Asian Rivals Step Up Pressure on US Car Makers

05 May 2005

There seems little US carmakers can do at the moment to halt falling sales and the onslaught from far eastern competitors.

General Motors and Ford Motor Company both reported significant falls in April. The nation's biggest manufacturer, GM, saw its sales sag 7.4%, while Ford sales fell 5.1% over the same period last year.

Japanese rivals Toyota and Nissan, on the other hand, can do no wrong in the US. Toyota boasted a 21% rise in April while Nissan did better yet, increasing its sales by 27%.

The downturn in US carmakers' fortunes can be blamed partly on more expensive fuel, depressing demand for gas-guzzling SUVs, once so beloved by macho motorists of both sexes.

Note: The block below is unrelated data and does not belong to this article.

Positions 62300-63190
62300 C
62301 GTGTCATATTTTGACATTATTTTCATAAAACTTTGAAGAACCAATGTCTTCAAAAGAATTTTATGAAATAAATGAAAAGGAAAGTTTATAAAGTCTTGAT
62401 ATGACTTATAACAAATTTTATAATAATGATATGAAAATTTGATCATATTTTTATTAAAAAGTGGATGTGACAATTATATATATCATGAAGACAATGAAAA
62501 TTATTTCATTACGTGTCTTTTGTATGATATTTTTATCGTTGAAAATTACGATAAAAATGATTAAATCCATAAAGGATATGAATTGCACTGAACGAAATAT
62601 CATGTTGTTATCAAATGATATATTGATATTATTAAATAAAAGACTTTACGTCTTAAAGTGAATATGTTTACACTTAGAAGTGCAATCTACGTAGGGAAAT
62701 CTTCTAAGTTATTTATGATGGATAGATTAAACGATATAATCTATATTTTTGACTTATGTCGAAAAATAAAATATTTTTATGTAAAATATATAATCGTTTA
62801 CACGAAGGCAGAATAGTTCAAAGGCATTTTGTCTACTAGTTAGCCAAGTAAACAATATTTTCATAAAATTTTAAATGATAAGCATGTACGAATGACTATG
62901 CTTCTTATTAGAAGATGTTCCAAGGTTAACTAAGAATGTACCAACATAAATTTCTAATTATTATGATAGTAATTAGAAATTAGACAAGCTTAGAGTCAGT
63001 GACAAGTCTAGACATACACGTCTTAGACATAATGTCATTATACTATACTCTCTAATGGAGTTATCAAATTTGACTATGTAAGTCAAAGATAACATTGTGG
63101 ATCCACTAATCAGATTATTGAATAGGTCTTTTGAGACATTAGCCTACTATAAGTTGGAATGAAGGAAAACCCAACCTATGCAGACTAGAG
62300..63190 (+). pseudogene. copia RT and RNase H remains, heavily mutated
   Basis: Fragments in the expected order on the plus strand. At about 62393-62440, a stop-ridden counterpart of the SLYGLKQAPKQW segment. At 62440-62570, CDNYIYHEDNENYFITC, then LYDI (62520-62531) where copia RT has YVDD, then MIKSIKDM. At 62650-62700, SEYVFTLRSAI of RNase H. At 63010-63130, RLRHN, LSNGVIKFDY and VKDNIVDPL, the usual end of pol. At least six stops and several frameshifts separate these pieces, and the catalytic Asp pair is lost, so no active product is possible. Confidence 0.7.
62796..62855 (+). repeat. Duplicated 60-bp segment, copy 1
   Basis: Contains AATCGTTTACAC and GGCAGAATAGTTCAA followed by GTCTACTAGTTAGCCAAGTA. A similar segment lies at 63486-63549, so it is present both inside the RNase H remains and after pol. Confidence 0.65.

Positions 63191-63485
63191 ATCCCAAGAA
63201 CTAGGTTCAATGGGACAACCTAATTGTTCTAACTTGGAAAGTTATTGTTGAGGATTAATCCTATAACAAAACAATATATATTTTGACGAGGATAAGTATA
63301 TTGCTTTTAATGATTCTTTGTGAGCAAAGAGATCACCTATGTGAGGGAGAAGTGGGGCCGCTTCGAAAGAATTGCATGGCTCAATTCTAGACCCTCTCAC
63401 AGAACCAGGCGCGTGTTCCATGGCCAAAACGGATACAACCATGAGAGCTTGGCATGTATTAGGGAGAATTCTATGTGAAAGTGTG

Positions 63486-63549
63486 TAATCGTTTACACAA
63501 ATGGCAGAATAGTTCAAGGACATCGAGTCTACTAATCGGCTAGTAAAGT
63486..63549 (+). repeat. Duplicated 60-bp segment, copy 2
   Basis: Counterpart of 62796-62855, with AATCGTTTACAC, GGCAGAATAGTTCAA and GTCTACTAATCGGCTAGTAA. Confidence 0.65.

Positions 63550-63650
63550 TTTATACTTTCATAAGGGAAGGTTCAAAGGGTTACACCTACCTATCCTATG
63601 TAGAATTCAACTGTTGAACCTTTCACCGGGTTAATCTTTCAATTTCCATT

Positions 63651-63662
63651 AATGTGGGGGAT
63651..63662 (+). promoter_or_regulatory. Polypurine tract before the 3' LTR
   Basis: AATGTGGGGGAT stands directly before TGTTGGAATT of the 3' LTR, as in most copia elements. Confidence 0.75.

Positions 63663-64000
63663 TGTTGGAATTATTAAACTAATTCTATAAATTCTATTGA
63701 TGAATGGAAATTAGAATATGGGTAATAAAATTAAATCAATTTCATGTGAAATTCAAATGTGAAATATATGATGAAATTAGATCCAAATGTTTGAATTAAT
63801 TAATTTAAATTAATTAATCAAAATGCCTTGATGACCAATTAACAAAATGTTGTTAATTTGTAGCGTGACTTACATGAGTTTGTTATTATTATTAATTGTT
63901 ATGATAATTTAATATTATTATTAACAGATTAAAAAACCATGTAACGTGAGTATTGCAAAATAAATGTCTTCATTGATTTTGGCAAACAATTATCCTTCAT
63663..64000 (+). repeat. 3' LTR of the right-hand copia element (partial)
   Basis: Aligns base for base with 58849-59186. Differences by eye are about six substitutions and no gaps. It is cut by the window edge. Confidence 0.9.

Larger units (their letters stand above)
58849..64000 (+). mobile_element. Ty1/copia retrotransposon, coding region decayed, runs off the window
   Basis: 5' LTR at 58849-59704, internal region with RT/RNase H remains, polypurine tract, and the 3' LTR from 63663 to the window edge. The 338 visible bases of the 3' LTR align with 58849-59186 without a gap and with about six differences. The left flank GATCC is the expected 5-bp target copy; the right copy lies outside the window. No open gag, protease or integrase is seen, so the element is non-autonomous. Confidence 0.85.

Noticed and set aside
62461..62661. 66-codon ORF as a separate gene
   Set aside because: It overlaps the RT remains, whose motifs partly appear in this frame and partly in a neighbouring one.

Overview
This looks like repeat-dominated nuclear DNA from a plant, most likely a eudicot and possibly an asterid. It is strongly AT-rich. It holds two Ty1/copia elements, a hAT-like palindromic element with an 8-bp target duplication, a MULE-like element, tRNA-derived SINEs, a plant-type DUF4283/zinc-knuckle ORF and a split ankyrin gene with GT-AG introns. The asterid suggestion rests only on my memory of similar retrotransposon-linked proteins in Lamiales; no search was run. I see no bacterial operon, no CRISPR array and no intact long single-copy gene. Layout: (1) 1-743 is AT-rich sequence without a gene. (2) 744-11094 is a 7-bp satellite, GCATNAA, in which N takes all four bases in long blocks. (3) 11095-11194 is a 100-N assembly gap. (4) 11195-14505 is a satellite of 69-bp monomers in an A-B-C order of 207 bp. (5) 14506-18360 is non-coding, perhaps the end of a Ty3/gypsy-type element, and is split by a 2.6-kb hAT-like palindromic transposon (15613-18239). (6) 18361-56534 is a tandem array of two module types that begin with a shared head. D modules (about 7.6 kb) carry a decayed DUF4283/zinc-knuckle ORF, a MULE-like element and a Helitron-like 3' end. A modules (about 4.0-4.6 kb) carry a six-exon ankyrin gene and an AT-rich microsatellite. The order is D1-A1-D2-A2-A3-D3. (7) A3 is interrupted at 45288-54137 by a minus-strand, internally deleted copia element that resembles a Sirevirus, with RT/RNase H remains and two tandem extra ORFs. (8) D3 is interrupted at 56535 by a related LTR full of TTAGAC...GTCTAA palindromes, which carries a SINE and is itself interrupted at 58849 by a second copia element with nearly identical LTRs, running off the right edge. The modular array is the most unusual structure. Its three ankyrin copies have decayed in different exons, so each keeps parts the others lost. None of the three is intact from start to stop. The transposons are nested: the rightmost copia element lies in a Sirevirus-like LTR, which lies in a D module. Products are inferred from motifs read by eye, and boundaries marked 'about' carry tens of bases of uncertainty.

Into this gap have driven hybrid cars, such as Toyota's Prius brand, which runs both on gasoline and electricity. The company sold 11,345 Prius models last month, more than tripling the year-ago tally of 3,684.

The nation's demographic is also changing as aging baby boomers no longer want large, truck-based SUVs and choose smaller vehicles.

However both Ford and GM are optimistic of an upturn in their fortunes as new models arrive at dealerships.

Says Mark LaNeve, GM's vp for North American sales, service and marketing: "We are beginning to show significant year-over-year gains with our launch cars compared to the models they replaced."

Data sourced from BBC Online; additional content by WARC staff